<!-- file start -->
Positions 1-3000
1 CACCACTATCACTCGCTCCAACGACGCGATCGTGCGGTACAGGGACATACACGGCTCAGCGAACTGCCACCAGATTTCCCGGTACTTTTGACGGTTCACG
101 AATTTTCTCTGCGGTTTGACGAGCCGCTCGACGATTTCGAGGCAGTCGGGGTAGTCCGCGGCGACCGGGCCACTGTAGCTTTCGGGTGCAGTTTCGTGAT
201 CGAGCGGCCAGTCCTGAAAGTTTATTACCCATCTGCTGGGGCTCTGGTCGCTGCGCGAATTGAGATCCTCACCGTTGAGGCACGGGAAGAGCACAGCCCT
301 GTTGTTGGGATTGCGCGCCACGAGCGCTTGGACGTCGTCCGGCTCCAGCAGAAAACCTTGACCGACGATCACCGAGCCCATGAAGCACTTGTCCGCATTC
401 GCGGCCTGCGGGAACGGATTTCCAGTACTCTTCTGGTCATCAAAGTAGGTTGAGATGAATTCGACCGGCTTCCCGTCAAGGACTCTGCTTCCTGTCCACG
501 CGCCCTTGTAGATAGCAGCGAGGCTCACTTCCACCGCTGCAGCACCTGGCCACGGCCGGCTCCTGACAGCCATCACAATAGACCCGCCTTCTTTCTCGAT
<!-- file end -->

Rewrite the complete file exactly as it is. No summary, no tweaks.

Positions 1-3000
1 CACCACTATCACTCGCTCCAACGACGCGATCGTGCGGTACAGGGACATACACGGCTCAGCGAACTGCCACCAGATTTCCCGGTACTTTTGACGGTTCACG
101 AATTTTCTCTGCGGTTTGACGAGCCGCTCGACGATTTCGAGGCAGTCGGGGTAGTCCGCGGCGACCGGGCCACTGTAGCTTTCGGGTGCAGTTTCGTGAT
201 CGAGCGGCCAGTCCTGAAAGTTTATTACCCATCTGCTGGGGCTCTGGTCGCTGCGCGAATTGAGATCCTCACCGTTGAGGCACGGGAAGAGCACAGCCCT
301 GTTGTTGGGATTGCGCGCCACGAGCGCTTGGACGTCGTCCGGCTCCAGCAGAAAACCTTGACCGACGATCACCGAGCCCATGAAGCACTTGTCCGCATTC
401 GCGGCCTGCGGGAACGGATTTCCAGTACTCTTCTGGTCATCAAAGTAGGTTGAGATGAATTCGACCGGCTTCCCGTCAAGGACTCTGCTTCCTGTCCACG
501 CGCCCTTGTAGATAGCAGCGAGGCTCACTTCCACCGCTGCAGCACCTGGCCACGGCCGGCTCCTGACAGCCATCACAATAGACCCGCCTTCTTTCTCGAT